Diagnostic Workstations: Radiologys New Workhorses

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Philips Brilliance CT Workspace

At 20 years old, 3D is not exactly the new kid on the radiology block. But in the last few years 3D has evolved from a high-end, primarily academic means of producing pretty pictures to an essential clinical tool. “If you have multislice CT you need a 3D workstation,” states Steven Strobbe, MD, CEO, of Gulf Coast Medical Center in Port Richey, Fla. The leap is evident in the array of options from diagnostic modality workstations to third-party solutions and thin-client systems that can put 3D on every desktop.

With a wide range of hardware and software solutions, it’s easy to make a misstep. “Some sites decide what to buy without thinking through the purchase. They don’t buy what they need and then need to buy a second workstation,” notes Strobbe.

With price tags that stretch from the low six-figure range for a single workstation up to $1 million for an enterprise-wide deployment, it’s essential that radiology finds a way to harness 3D technology while meeting both workflow and financial needs.

This month Health Imaging & IT visits with a variety of users to determine the key factors to evaluate when investing in diagnostic workstations. Items to consider include workflow, features and functionality and the practice environment. The right solution can make a world of difference, enabling radiologists to read multidetector CT, MRI and other imaging studies quickly and efficiently, add diagnostic value to an array of studies and share key findings with clinicians.

Workstations, workflow and more

3D is second nature to Elliot K. Fishman, MD, director, diagnostic imaging and body CT at The Johns Hopkins University School of Medicine in Baltimore, Md. The radiologist has used a Siemens Medical Solutions Leonardo workstation in conjunction with Siemens 16 and 64-slice scanners for several years and completes 30 CT angiographies daily with the system. That type of workflow is no longer limited to the academic medical center; large hospitals, community hospitals and diagnostic imaging centers are entering the 3D realm en masse. “Transitioning from 2D to 3D is a whole new story. The challenge is building 3D into the workflow,” explains Fishman.

That challenge has held back the workstation market, says Strobbe, who relies on Vital Images Vitrea 2 workstation and ViTALConnect web solution for interpreting coronary CT angiograms. “All of the vendors are trying to make workstations simpler and more automated. Studies should be presented in a format that is quickly readable,” explains Strobbe.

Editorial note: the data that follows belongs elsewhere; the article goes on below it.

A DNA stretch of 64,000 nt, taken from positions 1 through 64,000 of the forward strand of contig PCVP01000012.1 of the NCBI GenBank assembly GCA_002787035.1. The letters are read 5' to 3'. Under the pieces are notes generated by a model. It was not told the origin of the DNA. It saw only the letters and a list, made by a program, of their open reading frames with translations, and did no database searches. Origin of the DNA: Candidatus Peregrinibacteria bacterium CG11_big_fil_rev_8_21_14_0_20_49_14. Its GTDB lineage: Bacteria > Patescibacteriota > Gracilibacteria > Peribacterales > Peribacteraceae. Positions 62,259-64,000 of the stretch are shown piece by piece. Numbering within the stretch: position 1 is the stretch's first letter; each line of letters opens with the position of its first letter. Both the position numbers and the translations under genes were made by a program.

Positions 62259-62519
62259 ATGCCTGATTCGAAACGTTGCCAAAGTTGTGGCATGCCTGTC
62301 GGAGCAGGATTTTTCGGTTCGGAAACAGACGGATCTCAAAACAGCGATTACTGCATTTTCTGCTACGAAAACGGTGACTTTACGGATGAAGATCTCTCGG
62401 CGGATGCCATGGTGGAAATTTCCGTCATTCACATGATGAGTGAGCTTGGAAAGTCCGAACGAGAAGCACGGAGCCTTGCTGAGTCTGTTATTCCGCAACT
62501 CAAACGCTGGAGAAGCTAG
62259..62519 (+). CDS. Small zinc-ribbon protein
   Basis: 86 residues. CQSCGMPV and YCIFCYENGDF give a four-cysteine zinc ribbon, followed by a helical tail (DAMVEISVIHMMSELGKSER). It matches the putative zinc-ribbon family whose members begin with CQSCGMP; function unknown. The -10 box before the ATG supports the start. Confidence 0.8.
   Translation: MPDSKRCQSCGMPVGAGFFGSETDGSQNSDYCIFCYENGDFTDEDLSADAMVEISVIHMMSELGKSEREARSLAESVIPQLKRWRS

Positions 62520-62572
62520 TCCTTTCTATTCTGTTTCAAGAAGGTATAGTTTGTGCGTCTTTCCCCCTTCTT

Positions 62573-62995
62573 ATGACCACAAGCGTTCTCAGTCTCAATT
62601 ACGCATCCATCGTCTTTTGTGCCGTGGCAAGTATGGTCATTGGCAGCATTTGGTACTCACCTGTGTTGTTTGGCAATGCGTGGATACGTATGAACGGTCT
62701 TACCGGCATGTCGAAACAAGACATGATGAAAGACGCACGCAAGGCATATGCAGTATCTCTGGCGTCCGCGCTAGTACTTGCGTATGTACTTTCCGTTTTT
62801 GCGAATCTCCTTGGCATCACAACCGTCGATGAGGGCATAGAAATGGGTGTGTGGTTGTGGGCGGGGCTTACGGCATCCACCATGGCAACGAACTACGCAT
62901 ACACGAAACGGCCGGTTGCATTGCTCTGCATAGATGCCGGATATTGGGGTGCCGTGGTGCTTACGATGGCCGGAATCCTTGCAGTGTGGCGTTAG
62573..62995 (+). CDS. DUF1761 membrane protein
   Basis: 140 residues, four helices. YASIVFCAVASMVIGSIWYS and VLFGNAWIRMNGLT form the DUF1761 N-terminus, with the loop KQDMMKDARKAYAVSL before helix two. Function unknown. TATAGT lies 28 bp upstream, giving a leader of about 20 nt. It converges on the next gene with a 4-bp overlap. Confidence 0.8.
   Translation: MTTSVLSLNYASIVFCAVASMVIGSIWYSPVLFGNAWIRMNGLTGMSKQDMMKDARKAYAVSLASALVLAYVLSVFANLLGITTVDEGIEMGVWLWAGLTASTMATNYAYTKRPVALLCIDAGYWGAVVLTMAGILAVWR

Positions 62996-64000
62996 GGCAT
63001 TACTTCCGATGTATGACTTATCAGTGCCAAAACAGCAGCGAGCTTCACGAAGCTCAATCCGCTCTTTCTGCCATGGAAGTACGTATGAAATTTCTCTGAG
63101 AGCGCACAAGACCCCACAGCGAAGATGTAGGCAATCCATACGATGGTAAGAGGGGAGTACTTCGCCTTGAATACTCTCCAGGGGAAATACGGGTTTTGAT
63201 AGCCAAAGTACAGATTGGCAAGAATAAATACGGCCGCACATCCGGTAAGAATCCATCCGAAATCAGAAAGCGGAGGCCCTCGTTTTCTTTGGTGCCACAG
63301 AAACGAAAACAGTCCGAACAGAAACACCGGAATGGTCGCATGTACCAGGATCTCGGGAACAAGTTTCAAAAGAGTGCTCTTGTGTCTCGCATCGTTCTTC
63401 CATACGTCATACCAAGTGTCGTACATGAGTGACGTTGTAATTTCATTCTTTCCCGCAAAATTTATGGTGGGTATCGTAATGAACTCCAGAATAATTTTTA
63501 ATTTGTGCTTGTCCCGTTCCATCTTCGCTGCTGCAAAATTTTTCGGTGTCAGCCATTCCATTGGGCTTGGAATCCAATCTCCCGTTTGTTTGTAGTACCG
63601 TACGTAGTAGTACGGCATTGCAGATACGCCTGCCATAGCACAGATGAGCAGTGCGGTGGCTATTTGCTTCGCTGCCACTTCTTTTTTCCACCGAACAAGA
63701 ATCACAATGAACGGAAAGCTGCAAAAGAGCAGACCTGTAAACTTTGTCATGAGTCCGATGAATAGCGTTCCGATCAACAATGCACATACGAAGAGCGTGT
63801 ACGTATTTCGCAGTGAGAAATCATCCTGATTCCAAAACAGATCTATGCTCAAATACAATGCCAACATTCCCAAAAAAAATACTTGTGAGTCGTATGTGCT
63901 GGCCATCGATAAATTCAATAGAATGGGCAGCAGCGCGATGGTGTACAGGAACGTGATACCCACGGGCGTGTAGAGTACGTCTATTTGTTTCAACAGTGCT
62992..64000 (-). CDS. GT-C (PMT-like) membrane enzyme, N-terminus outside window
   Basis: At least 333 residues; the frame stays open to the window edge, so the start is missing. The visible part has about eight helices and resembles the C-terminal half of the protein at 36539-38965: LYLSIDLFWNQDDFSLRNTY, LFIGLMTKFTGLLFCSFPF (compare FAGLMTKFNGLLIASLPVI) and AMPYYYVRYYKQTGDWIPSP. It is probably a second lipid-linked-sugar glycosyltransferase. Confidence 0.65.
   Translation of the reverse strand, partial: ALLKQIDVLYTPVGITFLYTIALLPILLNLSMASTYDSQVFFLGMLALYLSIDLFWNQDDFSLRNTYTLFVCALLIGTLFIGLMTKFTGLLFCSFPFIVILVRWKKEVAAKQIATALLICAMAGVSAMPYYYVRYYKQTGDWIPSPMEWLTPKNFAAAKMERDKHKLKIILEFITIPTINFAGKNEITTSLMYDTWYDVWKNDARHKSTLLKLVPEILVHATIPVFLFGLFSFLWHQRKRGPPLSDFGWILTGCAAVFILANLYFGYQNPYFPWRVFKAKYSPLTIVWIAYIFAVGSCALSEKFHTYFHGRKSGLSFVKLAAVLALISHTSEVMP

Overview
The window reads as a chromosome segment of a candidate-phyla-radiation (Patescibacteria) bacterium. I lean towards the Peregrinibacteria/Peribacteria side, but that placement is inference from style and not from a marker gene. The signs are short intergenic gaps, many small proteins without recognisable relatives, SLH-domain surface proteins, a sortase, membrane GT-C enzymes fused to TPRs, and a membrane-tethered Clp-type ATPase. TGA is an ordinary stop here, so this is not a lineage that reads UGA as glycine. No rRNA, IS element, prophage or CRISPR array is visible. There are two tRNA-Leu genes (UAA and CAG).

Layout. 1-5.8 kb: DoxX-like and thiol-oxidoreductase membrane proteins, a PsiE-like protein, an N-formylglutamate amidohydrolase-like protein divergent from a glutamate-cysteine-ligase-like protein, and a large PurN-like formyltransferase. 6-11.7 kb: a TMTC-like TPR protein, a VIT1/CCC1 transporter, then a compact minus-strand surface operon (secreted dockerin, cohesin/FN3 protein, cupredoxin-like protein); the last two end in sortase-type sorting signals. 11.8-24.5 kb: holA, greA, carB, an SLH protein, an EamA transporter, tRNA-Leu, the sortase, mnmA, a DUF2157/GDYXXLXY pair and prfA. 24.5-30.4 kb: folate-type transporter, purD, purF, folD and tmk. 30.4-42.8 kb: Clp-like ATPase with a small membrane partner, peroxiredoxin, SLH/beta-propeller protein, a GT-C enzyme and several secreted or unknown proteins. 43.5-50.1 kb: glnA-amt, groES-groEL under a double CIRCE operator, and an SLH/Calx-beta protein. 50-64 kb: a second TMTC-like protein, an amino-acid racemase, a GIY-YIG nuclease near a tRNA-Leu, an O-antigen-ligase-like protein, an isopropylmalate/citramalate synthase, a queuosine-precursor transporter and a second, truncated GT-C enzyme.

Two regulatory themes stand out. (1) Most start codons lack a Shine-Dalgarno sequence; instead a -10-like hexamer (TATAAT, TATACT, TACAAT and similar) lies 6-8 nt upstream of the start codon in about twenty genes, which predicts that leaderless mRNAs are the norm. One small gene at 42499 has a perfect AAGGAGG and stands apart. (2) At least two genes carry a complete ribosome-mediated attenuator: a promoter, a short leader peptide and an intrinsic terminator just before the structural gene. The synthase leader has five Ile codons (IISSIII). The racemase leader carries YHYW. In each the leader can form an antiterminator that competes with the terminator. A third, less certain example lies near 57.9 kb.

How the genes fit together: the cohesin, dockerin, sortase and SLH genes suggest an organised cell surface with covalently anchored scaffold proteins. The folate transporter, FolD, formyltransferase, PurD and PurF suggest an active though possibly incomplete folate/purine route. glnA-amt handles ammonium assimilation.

While a single case can gobble up 45 to 60 minutes, the ideal is a four to five minute process. If it takes several mouse clicks or keyboarding to complete a task, the system may not be as fast or as interactive as it should be. Strobbe’s practice relies on 3D technologists to complete reconstructions in about 10 to 15 minutes; the radiologist or cardiologist reads and completes the case online via ViTAL Connect in five to 10 minutes. Fishman urges radiologists to avoid thinking about what the workstation can do and instead focus on what they can do with the workstation. “Bells and whistles are great, but radiologists should be able to do 99 percent of their work in a timely and efficient fashion,” he continues. For example, if the practice load is heavy on CT runoffs and it takes an hour to edit out the bones with one workstation, it isn’t the right solution.

“It’s important to remember that no two practices are the same. Think about what your business is, and make sure the system does it,” says Fishman. Cardiac studies require a different solution than 3D bones, says Strobbe. Another key angle is the future of the business. Essential questions to ask and answer include prior to investing in a solution include: what is your roadmap and where does 3D fit in?

Speed is essential, says James Gruden, MD, senior associate consultant radiologist, Mayo Clinic Arizona in Phoenix. Gruden uses GE Healthcare’s Advantage Workstation as his primary reading station. “Images load very quickly, and I can interact in real-time with the data,” notes Gruden. Processing power is critical with large datasets; a 3D CT angiography of the chest may comprise more than 3,000 images. The workstation must be capable of holding all of the images in its memory, and additional power is needed to display images in a cine loop.

The Advantage Workstation is essential to optimizing the site’s VCT 64-slice CT scanner. “It’s impossible to harness the benefits of VCT with a